2015: What a year. It’s startling to think back to last January and realize how much has changed, and how quickly. If you’ll indulge me, then, on a trip down memory lane featuring some photos of New Zealand that for one reason or another never made it to the blog.
I’ve had to split up this post into two parts, simply because there was so much I wanted to share! Part 1 will cover our travels in New Zealand from January through August. Part 2, to come in a day or so, will include photos from Australia and more thoughts on our move to Portland. I hope you enjoy!
We begin in windy Wellington, New Zealand’s capital, in high summer. The hydrangeas were blooming gloriously in a riot of colors this day in the Botanic Gardens. We stayed in cheerful, blustery Wellington in a dilapidated rental house until January 16th, when, bidding goodbye to our feisty South African friend and chef extraordinaire, we drove our unreliable Honda Accord onto the Interislander Ferry and sailed south across the Cook Strait. Continue reading “2015 Reflections & Highlights from a Year in New Zealand, Pt. 1”→
We smelled Rotorua before we saw it. Driving up the Thermal Explorer Highway, plumes of yellow-gray vapor intermittently bubbling up from either side of the road, we had no idea, even then, of the sulphuric assault that was soon to overwhelm our senses. Continue reading “Odorous Rotorua”→
Probably the single coolest thing we’ve done in New Zealand was the one-day, 19.4-kilometer Tongariro Alpine Crossing. This tremendous “day walk” weaves its way between two active volcanoes, past jewel-colored lakes made famous by their mineral deposits, to a summit of over 1800 meters from which you descend through patches of snow and reddish-tinged alpine plants with steam vents billowing all around you. It was inspiring, very tiring, and one of our top three recommendations for what to do in New Zealand.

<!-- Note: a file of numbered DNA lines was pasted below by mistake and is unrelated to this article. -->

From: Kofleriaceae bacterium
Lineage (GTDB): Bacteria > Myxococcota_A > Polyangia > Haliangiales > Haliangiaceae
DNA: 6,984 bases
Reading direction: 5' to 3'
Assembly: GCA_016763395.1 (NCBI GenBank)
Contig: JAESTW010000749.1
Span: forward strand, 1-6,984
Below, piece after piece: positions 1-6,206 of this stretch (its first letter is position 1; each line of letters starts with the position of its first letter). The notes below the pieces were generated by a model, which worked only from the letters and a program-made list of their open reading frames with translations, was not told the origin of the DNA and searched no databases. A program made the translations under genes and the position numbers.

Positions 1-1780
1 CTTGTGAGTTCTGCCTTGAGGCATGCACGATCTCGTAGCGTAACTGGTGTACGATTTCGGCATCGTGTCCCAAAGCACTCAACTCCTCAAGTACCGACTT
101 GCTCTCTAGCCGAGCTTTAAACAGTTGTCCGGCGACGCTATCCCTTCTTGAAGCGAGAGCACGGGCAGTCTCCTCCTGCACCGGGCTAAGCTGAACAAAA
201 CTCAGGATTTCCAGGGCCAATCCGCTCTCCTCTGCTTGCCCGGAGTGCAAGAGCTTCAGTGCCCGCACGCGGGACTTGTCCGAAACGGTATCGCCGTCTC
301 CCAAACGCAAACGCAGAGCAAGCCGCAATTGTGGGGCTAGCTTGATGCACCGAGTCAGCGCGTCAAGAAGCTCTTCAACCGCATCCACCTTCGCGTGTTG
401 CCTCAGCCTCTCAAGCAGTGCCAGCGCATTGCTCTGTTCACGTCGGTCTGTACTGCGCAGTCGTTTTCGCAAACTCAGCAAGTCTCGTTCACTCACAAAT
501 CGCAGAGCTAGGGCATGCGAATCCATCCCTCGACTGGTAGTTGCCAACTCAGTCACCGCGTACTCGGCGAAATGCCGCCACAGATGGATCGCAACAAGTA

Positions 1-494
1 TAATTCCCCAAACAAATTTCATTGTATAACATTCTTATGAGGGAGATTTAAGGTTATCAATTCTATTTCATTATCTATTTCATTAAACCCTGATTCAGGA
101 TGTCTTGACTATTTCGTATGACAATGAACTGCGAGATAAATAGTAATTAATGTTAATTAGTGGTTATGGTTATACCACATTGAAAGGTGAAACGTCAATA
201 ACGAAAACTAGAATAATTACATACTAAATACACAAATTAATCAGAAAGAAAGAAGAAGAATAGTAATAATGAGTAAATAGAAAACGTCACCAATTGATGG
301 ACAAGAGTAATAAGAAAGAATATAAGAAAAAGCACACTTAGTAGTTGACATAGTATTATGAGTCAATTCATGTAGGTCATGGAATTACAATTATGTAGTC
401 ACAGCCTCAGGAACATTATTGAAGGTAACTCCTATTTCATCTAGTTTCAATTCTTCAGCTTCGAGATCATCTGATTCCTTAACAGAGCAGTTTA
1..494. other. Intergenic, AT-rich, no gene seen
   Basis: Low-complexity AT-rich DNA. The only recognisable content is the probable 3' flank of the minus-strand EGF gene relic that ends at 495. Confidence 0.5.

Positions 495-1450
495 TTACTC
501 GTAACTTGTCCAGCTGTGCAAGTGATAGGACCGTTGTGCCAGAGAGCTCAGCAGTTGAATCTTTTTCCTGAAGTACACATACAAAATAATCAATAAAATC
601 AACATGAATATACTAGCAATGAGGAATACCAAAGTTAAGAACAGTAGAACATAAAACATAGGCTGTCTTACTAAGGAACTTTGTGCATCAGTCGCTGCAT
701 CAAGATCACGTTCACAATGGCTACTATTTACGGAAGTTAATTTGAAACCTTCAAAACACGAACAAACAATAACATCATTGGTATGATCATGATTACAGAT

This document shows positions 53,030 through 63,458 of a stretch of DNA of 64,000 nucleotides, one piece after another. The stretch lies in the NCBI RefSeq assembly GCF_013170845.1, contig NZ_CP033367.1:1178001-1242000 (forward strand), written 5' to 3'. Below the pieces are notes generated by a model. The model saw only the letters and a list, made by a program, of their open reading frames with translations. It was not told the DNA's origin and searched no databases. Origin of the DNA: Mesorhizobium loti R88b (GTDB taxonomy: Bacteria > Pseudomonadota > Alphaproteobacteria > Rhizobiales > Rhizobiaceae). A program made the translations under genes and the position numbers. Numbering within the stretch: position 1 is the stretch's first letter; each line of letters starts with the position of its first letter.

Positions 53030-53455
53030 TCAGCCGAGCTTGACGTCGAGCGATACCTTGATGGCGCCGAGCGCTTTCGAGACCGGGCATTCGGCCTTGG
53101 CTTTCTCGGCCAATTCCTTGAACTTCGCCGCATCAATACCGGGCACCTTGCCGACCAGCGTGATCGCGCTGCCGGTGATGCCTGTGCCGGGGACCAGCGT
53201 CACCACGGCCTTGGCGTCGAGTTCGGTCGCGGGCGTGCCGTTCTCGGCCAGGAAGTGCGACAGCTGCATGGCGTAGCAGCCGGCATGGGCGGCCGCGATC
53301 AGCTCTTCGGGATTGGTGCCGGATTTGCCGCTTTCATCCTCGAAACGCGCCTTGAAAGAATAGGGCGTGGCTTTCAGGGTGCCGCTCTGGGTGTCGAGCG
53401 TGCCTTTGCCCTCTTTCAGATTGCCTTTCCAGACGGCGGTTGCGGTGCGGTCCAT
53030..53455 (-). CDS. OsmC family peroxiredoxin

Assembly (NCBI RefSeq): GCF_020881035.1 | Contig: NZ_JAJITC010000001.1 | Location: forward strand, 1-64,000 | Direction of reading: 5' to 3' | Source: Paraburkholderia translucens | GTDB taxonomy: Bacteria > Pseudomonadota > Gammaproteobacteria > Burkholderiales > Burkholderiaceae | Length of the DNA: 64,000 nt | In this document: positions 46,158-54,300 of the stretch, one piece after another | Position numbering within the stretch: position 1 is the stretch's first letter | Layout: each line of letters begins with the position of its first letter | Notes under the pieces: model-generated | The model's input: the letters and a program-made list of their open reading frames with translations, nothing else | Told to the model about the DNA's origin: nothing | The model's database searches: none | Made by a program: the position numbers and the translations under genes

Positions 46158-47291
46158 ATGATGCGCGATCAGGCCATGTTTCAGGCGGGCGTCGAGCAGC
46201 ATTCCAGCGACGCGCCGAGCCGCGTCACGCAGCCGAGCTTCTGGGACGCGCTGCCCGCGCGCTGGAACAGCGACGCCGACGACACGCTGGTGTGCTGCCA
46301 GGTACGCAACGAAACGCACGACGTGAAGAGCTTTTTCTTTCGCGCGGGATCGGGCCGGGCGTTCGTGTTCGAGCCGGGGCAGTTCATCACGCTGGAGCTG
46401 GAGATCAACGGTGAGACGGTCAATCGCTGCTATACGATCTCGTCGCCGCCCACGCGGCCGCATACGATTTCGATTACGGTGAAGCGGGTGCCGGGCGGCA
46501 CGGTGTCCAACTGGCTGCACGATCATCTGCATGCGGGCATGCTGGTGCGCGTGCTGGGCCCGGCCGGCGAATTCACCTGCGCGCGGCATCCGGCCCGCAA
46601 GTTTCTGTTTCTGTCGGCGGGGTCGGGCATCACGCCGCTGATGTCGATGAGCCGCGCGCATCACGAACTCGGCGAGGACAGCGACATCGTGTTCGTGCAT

We drove to Tongariro National Park from our AirBnb place in Taupo, which took just over an hour. The road winds around the Lake and the little towns scattered along its shores, then through deep, dramatic pine forest. We parked our car in the Ketetahi Car Park, then paid for a shuttle (at $30 each! sheesh) to drive us to Mangetepopo Car Park, where the start of the track is located. Since it’s a one-way track, unfortunately there’s no way to avoid the shuttle fee. I would, however, highly recommend booking the shuttle at the start of the day, and not the end; we passed several tourists who were panicked about not finishing the crossing quickly enough and being stranded. And this is not a walk that can be rushed.
Somewhat to our surprise, Taupo ended up being our favorite place on the North Island — surprising because we hadn’t really heard much about it. With a population of 23,400, Taupo is one of the larger towns in New Zealand (in fact, it’s apparently the 20th largest urban area), and is situated alongside the glimmering, shimmering lake from which the town takes its name.